Your high definition sound originates from either broadcast digital TV, digital pay TV, or from a disc you have purchased. One day, perhaps, it may also come from the internet, but that is for the future.
To enjoy the full range of HD sound, you will need at least two source devices:
1. A HDTV receiver
2. A disc player
Almost all standard definition TV is broadcast with two-channel stereo (or even mono) sound. But there are often high definition TV shows – especially movies – broadcast with full DVD quality 5.1 channel Dolby Digital surround sound. Along with the improved picture quality of high definition broadcasts, this is why you need a HDTV receiver.
That receiver may already be integrated into your flat panel digital TV, but a television usually won’t deliver surround sound itself. For that you will need a full surround sound system – with a home theatre receiver – and an optical digital audio cable to connect your TV to it. The cable takes the raw Dolby Digital ‘bitstream’ from your TV to your home theatre receiver, which then performs its decoding magic and delivers full surround sound to the five speakers and subwoofer.
If your flat panel TV doesn’t have an optical output socket (only the most recent models do) an external HDTV receiver – aka set-top box – connected to a home theatre receiver and surround speaker system will achieve the same result. Greater value is offered, however, by HDTV set-top boxes that integrate a hard drive for recording. Referred to as personal video recorders (PVRs) these offer all the sound and picture benefits of high definition free-to-air broadcasts – and in the case of Foxtel IQ2, Pay TV programming – plus the convenience of easy recording.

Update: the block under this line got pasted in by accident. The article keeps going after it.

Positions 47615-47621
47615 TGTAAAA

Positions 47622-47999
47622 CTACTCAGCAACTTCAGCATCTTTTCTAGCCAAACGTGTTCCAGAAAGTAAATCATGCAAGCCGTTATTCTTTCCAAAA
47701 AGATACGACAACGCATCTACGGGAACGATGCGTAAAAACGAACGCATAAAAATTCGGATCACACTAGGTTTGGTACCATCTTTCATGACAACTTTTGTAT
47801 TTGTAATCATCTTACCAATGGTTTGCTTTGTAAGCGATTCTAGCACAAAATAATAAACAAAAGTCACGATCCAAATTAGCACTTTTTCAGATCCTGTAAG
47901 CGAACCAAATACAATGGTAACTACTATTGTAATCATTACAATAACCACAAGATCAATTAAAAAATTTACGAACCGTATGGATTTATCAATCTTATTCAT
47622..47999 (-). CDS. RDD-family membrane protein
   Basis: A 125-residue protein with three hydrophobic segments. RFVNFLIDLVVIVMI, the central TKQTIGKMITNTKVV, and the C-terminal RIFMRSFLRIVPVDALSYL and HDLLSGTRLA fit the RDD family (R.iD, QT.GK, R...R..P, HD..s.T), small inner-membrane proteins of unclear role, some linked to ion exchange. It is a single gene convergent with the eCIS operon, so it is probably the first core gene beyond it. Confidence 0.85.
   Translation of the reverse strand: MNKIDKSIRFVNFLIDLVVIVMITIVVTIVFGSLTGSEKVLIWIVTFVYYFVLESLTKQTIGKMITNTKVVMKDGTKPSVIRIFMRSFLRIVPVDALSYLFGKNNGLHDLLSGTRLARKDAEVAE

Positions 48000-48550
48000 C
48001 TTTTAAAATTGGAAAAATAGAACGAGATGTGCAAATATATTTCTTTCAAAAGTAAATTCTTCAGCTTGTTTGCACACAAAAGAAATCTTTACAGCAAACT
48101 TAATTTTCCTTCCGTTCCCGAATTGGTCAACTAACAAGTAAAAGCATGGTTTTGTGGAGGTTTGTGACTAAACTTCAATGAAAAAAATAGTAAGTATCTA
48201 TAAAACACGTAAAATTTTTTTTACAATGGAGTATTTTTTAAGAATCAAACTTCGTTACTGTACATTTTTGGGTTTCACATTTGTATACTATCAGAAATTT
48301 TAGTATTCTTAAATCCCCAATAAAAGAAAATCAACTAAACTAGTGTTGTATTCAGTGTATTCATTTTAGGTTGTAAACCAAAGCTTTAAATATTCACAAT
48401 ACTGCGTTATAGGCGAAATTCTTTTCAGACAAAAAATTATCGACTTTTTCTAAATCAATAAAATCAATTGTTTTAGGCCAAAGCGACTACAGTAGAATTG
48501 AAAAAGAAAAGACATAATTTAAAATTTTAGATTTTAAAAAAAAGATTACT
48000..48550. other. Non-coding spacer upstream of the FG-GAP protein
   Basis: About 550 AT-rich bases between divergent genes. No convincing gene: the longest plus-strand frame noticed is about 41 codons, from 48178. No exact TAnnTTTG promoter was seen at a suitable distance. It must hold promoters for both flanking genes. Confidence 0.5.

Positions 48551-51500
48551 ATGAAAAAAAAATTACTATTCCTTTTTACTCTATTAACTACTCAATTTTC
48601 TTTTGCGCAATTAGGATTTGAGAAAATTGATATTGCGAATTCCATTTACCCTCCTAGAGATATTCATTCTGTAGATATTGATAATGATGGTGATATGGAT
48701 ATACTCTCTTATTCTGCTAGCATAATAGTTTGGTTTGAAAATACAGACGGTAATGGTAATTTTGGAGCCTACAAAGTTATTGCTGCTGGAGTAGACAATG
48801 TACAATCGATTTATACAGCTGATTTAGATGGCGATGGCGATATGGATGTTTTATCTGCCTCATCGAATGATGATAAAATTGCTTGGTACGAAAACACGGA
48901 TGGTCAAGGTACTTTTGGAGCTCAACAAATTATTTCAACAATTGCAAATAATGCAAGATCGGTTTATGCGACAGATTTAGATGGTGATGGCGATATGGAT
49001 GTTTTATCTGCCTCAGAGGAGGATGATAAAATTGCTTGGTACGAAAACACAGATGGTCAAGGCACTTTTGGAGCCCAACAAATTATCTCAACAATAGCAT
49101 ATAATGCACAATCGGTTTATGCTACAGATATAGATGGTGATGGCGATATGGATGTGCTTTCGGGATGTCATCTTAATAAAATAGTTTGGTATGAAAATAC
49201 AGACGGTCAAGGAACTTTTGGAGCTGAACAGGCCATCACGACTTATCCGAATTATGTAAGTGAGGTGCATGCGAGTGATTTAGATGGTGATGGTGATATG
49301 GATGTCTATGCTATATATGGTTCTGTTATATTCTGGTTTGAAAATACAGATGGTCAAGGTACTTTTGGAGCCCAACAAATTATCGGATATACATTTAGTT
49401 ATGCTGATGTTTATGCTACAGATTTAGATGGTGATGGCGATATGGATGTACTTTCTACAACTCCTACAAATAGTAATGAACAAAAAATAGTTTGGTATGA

Just imagine, you’re watching the TV and the kids start rioting at the other end of the house. Press the ‘Pause’ key and the live TV broadcast will do just that – pause – while you go and sort out the problem. Come back, press ‘Play’, and you haven’t missed a thing.
Or you really want to watch that show on Wednesday night, but you know you have that meeting then. Press the ‘Guide’ or ‘EPG’ (Electronic Program Guide) key on the remote, page through to Wednesday night and select that program. Press ‘Record’ and your HD PVR will schedule a recording for you.
While the EPG in most HD PVRs presents the standard scheduling information transmitted alongside the digital free-to-air TV broadcast, others such as the Tivo media device go a step further by providing advanced functions that make searching for and archiving programs easier. The nice thing about all HD PVRs, though, is that both the picture and the sound quality is identical to the original broadcast. If that Wednesday night show was broadcast with Dolby Digital 5.1 sound, that’s what you’ll get when you play it back.
GadgetGuy tip – sound options on your TV
Many high definition flat panel TVs do not provide an optical audio output for sending 5.1 surround from HDTV broadcasts to an outboard home theatre receiver and speaker system. If yours is one of the recent model televisions that does, however, be sure to dig around in your TV’s setup menu to make sure it is actually delivering the Dolby Digital soundtrack instead of converting it to some other (stereo) format. Check out your TV’s manual on how to do that.